“I was concerned with how she died, but I didn't have an answer how she died,” Curtis Lovelace said.
The time after Cory's death was lonely, he said, and that was when he began dating Erika Gomez. That led to what Lovelace called a “rebound marriage” in 2008.
Lovelace said that relationship was strained because of how he said Gomez treated his children. Ultimately, he felt the two were moving in different directions, he said, and he decided to file for divorce, which was finalized in fall of 2013.
Lovelace called the divorce “acrimonious.” Gomez alleged Monday in her testimony that Lovelace had emotionally, physically and sexually abused her, but Lovelace denied those claims Thursday.
It was after the divorce, Lovelace said, that he became romantically involved with his third wife, Christine, with whom he once went on a date in high school.
Christine Lovelace testified Wednesday that she knew Curtis Lovelace when they both attended Quincy High School — Curtis Lovelace graduated in 1986, then went to the University of Illinois on a football scholarship — but that her father would not allow her to have a boyfriend at the time and the relationship ended.
Curtis Lovelace's testimony Thursday gave the same timeline, with the two not speaking again until May 2013, five months after Lovelace filed for divorce from Gomez. The testimony disputed Gomez's claim Monday that Christine and Curtis had rekindled their relationship in April 2012.
Curtis and Christine Lovelace were married on Dec. 26, 2013.
Curtis Lovelace said he was grateful for the relationship his current wife has with his sons.
“The boys call her mom, and I think that is great,” he said, adding that it doesn't take away from Cory and that they try to keep Cory Lovelace's memory alive.
He said that while there are no photos of Cory Lovelace in the common areas of house because he believes it would be inappropriate, the boys have photos of her in their rooms.
'A likable guy'
Assistant prosecutor David Robinson began his cross-examination by telling Lovelace that he is a “likable guy.”
“Do people tell you that?” Robinson asked.
“Maybe,” Lovelace responded.
Lovelace told Robinson that he couldn't remember whether Cory Lovelace visited her father — who was dying of cancer — the night before she died. Lovelace agreed that it would have been a bad idea if Cory was suffering from the flu.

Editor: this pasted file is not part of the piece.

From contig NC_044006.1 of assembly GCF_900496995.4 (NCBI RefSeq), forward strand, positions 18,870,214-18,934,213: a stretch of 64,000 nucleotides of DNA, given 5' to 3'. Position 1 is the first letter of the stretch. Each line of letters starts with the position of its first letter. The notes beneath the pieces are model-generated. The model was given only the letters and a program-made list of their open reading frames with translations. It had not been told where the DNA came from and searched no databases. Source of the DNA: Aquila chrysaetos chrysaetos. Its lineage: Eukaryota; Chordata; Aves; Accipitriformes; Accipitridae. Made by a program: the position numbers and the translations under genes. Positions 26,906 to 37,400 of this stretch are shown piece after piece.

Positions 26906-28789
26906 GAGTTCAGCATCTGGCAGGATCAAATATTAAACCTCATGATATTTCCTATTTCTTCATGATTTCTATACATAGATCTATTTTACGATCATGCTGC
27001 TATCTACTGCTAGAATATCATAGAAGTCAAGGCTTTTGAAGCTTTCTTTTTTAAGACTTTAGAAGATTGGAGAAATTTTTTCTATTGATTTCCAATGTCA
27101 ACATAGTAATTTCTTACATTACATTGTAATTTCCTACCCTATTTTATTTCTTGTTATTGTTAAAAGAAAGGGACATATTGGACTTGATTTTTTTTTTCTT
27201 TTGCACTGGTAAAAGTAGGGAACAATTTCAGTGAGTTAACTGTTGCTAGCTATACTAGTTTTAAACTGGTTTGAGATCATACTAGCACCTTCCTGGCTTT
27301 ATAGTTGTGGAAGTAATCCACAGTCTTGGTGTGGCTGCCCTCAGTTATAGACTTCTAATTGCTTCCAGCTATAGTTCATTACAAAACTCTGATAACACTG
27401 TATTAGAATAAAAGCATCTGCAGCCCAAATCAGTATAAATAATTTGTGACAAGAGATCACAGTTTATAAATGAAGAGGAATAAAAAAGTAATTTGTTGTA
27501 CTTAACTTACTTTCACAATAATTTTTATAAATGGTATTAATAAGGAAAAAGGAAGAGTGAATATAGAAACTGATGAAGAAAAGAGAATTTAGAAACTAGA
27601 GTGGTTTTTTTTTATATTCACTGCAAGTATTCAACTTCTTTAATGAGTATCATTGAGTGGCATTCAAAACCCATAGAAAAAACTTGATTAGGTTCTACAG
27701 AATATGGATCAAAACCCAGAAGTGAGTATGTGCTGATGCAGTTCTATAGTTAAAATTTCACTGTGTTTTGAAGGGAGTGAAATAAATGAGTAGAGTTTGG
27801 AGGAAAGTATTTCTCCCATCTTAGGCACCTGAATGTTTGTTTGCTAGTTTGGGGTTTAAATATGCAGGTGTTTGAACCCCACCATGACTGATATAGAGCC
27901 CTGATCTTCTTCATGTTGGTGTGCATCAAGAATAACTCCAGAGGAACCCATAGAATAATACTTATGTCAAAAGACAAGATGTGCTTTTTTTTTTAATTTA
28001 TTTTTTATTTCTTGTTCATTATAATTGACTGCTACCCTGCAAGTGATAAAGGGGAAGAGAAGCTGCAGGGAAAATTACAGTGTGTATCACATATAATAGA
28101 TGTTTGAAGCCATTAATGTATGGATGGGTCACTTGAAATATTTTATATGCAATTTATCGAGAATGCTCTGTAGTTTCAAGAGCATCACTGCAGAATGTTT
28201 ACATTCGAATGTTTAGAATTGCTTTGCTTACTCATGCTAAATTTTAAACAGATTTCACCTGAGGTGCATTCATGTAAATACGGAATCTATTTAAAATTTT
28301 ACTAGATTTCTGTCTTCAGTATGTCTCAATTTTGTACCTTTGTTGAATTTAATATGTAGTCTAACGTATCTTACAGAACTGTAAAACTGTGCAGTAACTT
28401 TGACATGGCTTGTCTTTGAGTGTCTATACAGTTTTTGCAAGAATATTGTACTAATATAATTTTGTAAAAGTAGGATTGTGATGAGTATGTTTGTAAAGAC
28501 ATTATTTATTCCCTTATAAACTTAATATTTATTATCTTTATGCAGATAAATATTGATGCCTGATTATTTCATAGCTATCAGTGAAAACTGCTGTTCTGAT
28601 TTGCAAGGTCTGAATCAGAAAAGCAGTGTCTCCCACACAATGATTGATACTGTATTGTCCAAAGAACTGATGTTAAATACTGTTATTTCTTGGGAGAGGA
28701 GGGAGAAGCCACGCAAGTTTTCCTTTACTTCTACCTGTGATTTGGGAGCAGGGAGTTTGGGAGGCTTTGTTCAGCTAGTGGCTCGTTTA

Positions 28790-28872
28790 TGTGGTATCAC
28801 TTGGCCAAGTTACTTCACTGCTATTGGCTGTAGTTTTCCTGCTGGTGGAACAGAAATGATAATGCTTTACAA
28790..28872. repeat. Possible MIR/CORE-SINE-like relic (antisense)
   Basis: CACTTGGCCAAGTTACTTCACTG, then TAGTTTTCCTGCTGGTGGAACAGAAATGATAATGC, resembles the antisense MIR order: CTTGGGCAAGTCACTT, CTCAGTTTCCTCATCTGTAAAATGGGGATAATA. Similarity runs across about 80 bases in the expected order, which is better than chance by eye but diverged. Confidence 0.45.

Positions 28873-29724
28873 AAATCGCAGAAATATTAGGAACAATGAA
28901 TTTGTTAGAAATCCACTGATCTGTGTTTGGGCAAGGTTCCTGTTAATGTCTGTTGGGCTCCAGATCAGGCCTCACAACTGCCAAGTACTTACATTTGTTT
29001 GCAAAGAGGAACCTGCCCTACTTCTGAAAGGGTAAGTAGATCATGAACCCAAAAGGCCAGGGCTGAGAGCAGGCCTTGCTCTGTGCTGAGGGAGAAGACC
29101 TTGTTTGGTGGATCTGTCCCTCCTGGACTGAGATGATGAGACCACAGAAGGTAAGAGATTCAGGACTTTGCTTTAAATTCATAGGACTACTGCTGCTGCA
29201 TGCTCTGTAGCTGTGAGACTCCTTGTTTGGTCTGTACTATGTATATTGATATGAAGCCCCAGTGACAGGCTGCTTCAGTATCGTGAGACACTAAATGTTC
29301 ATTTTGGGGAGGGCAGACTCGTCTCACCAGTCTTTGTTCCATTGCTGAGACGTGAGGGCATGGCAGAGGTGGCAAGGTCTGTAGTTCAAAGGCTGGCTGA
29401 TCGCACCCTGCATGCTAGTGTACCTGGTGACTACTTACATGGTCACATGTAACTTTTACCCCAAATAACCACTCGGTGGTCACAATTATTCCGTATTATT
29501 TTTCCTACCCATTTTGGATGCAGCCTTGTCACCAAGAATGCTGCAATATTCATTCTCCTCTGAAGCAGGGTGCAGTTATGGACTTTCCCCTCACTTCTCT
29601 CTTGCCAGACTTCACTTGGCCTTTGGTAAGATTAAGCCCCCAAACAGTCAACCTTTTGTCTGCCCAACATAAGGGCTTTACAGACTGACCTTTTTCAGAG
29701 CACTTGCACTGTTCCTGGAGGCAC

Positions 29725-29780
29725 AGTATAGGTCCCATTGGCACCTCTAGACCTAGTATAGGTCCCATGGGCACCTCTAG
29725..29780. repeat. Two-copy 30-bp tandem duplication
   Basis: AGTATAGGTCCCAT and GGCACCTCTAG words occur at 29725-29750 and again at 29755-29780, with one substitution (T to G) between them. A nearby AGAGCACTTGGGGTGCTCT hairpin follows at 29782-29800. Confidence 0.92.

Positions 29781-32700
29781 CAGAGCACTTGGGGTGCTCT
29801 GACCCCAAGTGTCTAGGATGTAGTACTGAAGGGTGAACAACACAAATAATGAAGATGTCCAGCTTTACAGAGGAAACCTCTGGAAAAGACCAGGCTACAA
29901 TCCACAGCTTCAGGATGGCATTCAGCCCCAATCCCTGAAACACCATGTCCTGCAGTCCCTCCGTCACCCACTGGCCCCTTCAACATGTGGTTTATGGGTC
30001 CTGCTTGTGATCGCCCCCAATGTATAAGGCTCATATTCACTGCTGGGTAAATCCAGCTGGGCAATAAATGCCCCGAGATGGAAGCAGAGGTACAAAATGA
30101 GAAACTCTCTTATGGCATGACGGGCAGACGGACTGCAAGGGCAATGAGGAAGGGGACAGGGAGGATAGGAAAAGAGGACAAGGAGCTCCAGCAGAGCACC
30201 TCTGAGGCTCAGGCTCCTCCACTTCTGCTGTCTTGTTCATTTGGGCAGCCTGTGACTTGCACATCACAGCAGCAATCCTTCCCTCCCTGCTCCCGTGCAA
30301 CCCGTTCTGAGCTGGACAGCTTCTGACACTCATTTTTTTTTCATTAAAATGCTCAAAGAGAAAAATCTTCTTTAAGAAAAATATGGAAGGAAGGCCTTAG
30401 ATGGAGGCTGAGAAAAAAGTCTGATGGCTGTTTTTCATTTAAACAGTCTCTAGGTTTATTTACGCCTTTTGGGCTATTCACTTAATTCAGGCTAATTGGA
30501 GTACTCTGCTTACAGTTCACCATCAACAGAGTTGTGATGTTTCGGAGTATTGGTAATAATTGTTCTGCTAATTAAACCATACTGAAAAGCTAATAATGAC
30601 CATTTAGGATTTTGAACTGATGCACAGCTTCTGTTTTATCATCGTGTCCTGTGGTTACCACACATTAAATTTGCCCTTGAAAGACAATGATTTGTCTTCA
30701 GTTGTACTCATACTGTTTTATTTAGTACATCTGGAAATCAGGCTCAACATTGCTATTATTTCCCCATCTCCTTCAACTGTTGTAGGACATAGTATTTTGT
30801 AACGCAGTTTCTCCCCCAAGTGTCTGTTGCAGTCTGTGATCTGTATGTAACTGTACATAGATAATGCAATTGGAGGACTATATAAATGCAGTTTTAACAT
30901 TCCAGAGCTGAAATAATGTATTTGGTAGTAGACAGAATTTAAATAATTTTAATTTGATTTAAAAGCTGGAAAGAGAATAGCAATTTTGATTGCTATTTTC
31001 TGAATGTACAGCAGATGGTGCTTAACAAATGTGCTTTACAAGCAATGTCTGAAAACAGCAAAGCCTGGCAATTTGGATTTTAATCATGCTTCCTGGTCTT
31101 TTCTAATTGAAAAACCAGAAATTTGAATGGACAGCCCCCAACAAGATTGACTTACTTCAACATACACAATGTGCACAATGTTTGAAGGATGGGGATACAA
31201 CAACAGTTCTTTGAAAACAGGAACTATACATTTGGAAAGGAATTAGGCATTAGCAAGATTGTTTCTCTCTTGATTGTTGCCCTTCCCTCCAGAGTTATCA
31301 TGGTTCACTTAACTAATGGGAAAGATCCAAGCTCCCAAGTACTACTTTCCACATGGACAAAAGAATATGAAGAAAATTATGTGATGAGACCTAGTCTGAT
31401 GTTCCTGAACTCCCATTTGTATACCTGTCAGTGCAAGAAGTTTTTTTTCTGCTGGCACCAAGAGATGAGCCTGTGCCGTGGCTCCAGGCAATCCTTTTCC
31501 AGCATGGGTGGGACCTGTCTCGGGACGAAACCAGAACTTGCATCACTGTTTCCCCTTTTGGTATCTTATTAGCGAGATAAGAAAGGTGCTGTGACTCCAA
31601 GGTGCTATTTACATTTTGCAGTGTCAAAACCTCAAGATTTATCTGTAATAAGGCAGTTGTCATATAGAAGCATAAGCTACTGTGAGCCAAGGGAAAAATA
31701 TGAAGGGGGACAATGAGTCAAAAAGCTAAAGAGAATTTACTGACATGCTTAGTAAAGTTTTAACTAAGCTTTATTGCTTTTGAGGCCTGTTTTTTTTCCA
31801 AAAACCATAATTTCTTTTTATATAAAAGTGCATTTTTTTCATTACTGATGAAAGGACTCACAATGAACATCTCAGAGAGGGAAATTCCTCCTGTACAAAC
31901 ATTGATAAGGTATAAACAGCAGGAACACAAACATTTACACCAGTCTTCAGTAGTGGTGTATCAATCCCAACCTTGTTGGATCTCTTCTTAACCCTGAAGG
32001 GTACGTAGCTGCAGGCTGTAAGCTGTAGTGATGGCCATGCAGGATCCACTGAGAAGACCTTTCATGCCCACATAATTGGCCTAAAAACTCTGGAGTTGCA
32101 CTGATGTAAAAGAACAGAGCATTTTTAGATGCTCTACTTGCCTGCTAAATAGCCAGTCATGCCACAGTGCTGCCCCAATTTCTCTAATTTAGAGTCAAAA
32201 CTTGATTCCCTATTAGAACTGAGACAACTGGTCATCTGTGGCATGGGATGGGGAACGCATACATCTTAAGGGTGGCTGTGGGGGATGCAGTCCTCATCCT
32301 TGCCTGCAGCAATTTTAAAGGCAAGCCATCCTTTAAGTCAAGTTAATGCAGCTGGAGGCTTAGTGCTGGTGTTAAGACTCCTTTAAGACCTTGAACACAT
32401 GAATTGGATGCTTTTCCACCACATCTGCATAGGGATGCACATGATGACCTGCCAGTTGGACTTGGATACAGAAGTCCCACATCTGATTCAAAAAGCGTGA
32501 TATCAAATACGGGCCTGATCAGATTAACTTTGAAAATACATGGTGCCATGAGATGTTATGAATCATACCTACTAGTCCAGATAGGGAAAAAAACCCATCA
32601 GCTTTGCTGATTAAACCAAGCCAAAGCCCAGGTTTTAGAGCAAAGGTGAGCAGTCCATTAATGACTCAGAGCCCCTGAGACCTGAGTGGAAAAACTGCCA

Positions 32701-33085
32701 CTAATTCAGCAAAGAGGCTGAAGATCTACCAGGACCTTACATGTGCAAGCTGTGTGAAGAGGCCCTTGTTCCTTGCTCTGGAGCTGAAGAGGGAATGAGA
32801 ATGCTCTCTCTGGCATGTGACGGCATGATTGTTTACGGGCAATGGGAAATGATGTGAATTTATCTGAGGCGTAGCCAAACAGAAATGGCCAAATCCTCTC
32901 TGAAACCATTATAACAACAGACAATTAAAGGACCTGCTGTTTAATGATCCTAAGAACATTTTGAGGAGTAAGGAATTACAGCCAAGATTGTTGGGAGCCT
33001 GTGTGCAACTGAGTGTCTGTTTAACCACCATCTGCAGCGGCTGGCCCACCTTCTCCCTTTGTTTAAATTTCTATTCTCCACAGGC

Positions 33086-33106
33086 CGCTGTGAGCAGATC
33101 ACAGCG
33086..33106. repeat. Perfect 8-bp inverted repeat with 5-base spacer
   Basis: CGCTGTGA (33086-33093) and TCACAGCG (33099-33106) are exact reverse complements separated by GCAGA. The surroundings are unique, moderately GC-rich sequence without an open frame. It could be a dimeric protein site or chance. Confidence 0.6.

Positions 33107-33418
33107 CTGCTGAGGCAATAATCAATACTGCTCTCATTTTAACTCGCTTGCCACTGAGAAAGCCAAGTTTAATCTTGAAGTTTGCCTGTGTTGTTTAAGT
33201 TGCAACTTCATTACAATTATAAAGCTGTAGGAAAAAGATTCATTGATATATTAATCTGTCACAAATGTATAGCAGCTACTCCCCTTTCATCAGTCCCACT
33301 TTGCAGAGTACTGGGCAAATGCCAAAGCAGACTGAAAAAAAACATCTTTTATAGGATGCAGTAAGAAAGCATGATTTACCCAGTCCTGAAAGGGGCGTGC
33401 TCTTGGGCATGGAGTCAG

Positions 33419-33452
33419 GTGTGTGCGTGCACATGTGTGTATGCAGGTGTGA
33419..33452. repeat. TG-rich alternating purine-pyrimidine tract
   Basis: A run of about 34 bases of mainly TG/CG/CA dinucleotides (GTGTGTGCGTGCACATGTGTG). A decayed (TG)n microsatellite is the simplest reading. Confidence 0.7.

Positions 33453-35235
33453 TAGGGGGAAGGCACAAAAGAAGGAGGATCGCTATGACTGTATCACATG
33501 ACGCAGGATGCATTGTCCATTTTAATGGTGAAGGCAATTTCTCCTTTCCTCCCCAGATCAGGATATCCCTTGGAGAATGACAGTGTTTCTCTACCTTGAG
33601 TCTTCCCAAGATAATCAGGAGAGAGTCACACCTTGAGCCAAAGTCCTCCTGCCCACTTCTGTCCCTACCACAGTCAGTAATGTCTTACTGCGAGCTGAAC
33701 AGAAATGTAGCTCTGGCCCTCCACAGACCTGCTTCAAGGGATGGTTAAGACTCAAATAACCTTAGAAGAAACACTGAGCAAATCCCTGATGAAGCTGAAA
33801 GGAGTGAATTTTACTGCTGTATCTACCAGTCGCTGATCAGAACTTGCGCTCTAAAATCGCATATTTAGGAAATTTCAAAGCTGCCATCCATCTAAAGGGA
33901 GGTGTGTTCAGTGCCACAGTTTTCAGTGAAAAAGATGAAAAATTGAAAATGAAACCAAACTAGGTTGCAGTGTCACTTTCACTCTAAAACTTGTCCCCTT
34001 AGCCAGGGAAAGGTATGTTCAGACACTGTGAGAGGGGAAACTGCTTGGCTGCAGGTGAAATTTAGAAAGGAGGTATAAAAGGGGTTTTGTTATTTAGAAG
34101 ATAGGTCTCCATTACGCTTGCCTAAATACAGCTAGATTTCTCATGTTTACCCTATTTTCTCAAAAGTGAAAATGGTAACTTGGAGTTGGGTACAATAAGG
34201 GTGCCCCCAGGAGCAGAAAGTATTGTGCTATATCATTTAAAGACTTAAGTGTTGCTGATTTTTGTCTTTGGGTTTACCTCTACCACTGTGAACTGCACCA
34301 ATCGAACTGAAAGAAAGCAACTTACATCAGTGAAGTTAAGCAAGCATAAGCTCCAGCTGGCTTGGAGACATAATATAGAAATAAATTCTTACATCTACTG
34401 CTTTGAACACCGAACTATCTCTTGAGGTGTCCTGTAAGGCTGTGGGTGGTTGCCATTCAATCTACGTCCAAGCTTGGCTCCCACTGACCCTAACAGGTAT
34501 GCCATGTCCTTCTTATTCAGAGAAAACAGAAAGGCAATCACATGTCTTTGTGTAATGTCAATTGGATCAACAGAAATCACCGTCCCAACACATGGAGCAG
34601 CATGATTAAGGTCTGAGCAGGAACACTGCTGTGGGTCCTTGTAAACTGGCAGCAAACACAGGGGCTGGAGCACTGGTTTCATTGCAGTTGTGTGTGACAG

Lovelace also agreed that he often drank to excess and was an alcoholic, though he said that in 2006 he probably wouldn't have thought that. The realization of his alcoholism led him to stop drinking.
“I started going to (Alcoholics Anonymous) meetings,” he said.
Robinson asked Lovelace why he wasn't dead if he thought alcoholism contributed to Cory Lovelace's death.
“I'm not dead because I'm alive,” Lovelace replied.
Robinson told Lovelace that his testimony made it sound like he was claiming Gomez, Didriksen, three pathologists and his son, Larson, all were lying in their testimony, but Lovelace said that was the jury's decision to make.
Larson Lovelace testified last week that he was sitting at the top of the stairs in the family's home when Curtis Lovelace returned from taking the three older children to school the morning Cory Lovelace's death was reported.
Curtis Lovelace, however, testified Thursday that he doesn't recall seeing Larson on the stairs, but remembers getting him out of bed. Lovelace said it was possible Larson was sitting on the stairs, but he couldn't recall with certainty.
Lovelace said he believed Baird's report. Lovelace said he saw Cory alive at 8:15 a.m. and found her about 9:05 a.m., when he “just knew” she was dead.
“You're convinced she's dead and you don't even call 911?,” Robinson asked, and Lovelace agreed.
Lovelace also said he doesn't remember Cory being stiff when he shook her. The levels of rigor mortis in Cory Lovelace's body have been points of contention between pathologists testifying for both sides in the trial.
Lovelace testified that he no longer sees his daughter, Lyndsay. He said a $20,000 memorial fund set up after Cory Lovelace's death was used to pay for expenses, including credit card debt.
Didriksen testified that she asked for money on behalf of Lyndsay — who moved into her grandmother's home while a high school student because she did not get along with Gomez — but that Curtis Lovelace told her the money was gone.
Lovelace said that he borrowed money and gave his daughter two checks for $1,000 in 2012 and 2013.
He also testified that while working for the state's attorney's office, he mostly dealt with civil matters and handled few criminal cases, limiting his knowledge of criminal investigations. He reiterated that he accepted Cory's death was related to liver problems and that he had trusted Hamilton to do whatever was needed.
Thursday also brought testimony from Lovelace's other sons, Logan and Lincoln, who both serve in the U.S. Army.
Logan Lovelace, 19, was 8 when his mother died. He said he clearly remembers Cory sitting on the staircase the day she was reported dead. He said he asked his mother if he could stay home and help take care of her, but that she said no.
A few hours later, he said, his father came to school to tell him that Cory Lovelace was dead.
“I've never seen him cry like that,” Logan Lovelace said.
He testified that when he was interviewed by Gibson — who reopened the investigation into Cory Lovelace's death — he had no idea his father had been arrested earlier that day. He said he told Baird the truth in 2006 about seeing his mother alive on the morning of Feb. 14, 2006.
Lincoln Lovelace, 18, was 7 when Cory Lovelace died. He reiterated that there is no doubt he saw his mother alive that morning.
He recalled his father coming to his school to break the news of Cory's death.
“My dad was in tears,” Lincoln Lovelace said. He said he will never forget being told his mother had died when he had just seen her alive “a few hours earlier.”